Beginning something new is always a feat, so I’ve decided to start with an easy subject: the best books I’ve read lately. The temptation will be to write too much.
English Spirituality by Martin Thornton
This book was easily the most important one I read in the past year. Thornton traces the development and characteristics of English Spirituality — a spirituality that is grounded in Scripture, holds the affective (emotional) and speculative (intellectual) side-by-side in dynamic balance, and manifests the Benedictine three-fold rule of prayer (Holy Communion, the daily office, and private devotion). This book gave me a framework for a healthy asceticism in these early years with children (because of the emphasis that prayer with the church — i.e. the daily office — comes before personal devotion. Therefore, to me this means I don’t need to escape from my children in order to pray.)
Company of Voices: Daily Prayer and the People of God by George Guiver
After I read English Spirituality, I wanted to understand more about the history and development of the daily office. This book was incredibly helpful. In the first several chapters, Guiver roots the daily office in the basic realities of being human (I immediately knew I needed this book when I saw a chapter on “myth” in the table of contents). In the second half of the book, he describes how the early church prioritized morning and evening prayer for all Christians, which evolved through monasticism into the elaborate and extremely lengthy daily office of the middle ages. This leads him to how Thomas Cranmer brought the daily office back to the laity in the Book of Common Prayer, so that Anglicans could be called a “people of the office.”
In This House of Brede by Rumer Godden
This novel set in an English Benedictine monastery follows the vocation of Philippa Talbert, a rising professional who leaves certain success in the world in order to take Benedictine vows. Folding her story within the life of her community, Godden weaves together the lives of the nuns as they seek to do the work of God, through personal and communal trials. Before you start it, you think, “This is about a monastery. It’s going to be a trudge.” But I found it a page-turner. Godden’s portrayal of the contemplative life is lively and relatable. This book, read along with English Spirituality and Company of Voices, formed a sort of trilogy for me in understanding the daily office and Benedictine life.
Revelations of Divine Love by Julian of Norwich
Thornton describes Julian of Norwich as the epitome of English Spirituality — her love and fidelity to the Scriptures, her holding together of the emotions and intellect, her sense of the “homeliness” of God’s love for us. I know that I will return to her writings many times in my life. I didn’t anticipate reading a medieval woman to receive of a sense of the super-abundant delight of God in us.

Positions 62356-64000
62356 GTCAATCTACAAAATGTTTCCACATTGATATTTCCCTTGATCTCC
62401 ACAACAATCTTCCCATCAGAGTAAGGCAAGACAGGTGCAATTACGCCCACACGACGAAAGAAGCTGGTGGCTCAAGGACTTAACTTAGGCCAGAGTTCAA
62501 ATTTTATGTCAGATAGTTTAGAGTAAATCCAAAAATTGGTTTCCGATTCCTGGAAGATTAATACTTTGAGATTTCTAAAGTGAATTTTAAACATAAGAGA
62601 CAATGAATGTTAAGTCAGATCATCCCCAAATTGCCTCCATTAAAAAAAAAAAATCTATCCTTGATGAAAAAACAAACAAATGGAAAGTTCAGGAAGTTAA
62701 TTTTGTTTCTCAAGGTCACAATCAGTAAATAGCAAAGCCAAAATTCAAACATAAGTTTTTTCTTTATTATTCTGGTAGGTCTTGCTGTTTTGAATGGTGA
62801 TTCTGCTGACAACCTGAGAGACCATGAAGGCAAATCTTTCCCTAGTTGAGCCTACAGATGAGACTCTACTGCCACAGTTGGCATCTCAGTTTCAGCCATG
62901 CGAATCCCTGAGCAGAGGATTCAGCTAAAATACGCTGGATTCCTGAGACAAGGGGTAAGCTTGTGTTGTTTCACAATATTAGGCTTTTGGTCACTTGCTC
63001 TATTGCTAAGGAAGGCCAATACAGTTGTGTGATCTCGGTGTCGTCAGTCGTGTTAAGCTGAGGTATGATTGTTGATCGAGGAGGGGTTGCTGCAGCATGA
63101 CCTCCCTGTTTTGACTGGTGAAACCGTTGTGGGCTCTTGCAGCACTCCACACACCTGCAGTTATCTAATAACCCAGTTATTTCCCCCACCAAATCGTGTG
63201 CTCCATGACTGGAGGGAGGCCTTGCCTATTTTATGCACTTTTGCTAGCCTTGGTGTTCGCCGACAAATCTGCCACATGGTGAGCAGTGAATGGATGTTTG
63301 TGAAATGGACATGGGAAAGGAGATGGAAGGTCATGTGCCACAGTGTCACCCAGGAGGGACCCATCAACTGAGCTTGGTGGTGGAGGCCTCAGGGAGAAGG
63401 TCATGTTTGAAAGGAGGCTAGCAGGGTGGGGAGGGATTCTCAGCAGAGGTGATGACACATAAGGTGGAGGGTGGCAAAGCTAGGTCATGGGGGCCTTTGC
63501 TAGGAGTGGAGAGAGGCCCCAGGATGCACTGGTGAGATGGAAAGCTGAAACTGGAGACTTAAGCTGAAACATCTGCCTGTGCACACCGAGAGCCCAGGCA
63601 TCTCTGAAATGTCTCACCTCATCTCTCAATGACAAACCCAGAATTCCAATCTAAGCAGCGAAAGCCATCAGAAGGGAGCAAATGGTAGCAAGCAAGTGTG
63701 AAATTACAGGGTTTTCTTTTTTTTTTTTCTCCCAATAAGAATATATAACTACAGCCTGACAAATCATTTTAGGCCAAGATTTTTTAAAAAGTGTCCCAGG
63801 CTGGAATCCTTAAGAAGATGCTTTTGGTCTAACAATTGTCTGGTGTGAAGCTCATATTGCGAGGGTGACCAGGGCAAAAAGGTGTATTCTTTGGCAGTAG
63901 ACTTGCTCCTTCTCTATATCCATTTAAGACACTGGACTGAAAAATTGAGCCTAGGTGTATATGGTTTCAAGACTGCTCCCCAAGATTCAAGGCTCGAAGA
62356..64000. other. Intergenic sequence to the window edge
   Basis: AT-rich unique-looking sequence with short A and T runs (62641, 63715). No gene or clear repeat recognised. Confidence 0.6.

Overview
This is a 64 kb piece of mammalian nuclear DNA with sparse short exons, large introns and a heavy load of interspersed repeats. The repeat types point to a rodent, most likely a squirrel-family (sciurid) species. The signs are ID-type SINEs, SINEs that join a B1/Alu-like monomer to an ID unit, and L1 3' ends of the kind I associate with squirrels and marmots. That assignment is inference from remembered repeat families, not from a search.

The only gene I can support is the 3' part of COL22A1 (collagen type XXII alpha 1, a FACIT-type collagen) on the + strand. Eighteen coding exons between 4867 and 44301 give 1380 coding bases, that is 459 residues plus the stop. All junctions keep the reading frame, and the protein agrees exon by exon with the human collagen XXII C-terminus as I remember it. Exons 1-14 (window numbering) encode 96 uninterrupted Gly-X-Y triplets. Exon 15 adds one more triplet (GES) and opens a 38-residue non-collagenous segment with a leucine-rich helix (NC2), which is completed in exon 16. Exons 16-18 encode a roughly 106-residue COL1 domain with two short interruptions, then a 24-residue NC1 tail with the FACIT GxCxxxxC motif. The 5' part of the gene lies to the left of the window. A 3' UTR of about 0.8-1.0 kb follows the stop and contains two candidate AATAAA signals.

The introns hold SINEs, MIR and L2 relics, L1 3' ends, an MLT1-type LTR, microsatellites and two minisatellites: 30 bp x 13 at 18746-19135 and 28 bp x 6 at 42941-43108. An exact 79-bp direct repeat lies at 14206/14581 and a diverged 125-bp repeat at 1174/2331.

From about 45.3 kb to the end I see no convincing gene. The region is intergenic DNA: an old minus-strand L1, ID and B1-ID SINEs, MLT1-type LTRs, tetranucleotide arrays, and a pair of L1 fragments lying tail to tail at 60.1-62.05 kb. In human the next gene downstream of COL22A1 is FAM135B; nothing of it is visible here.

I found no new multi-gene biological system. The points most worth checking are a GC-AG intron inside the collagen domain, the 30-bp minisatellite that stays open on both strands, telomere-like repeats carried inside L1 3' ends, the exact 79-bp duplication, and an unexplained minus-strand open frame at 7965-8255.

Advent: The Once and Future Coming of Jesus Christ by Fleming Rutledge
It was a steady joy this Advent to read this collection of writings and sermons by Fleming Rutledge. I felt, for the first time, that I had clarity on what Advent is really about — namely, the second coming of Christ. Rutledge’s immersion in the Scriptures, and her ability to help her readers/listeners understand them as vivid and immediate is inspiring. I finished the book on Christmas Eve with such gratitude for the grounding it gave me during December –a conflicting and difficult month for me.
Fertile Ground: A Pilgrimage Through Pregnancy by Laura S. Janssen
I’m due with our third little girl at the beginning of March and I always struggle a lot with pregnancy. This book (I received a review copy from Ancient Faith Press) has been a faithful guide to receiving pregnancy as a daughter of Mary — “behold, I am the Lord’s handmaiden” — and, as she says, “theology in motion.” Janssen’s Scriptural and theological depth, combined with her years of experience as a doula, make this book incredibly valuable. And, it’s beautifully written, too. I’ll be rereading it this January to write my full review on the Homely Hours and I’m looking forward to it.
The Country of the Pointed Firs by Sarah Orne Jewett
Oh, this was a gem of a book. Set in Maine, it’s an exemplar of regionalist writing. Though it’s loosely organized, the characters are living, vivid, and remain with you. It’s a quiet, perfect book. I think often of this quote from the earthy Mrs. Todd (and it’s a good representation of the simple loveliness of Jewett’s writing; she moves effortlessly between the refined voice of the narrator and New England dialect): “There’s sometimes a good hearty tree growin’ right out of the bare rock, out o’ some crack that just holds the roots,’ she went on to say, ‘right on the pitch o’ one ‘o them bare stony hills where you can’t seem to see a wheelbarrowful o’ good earth in a place, but that tree’ll keep a green top in the driest summer. You lay your ear down to the ground and you’ll hear a little stream runnin.’ Every such tree has got its own livin’ spring; there’s folk made to match ’em.’ “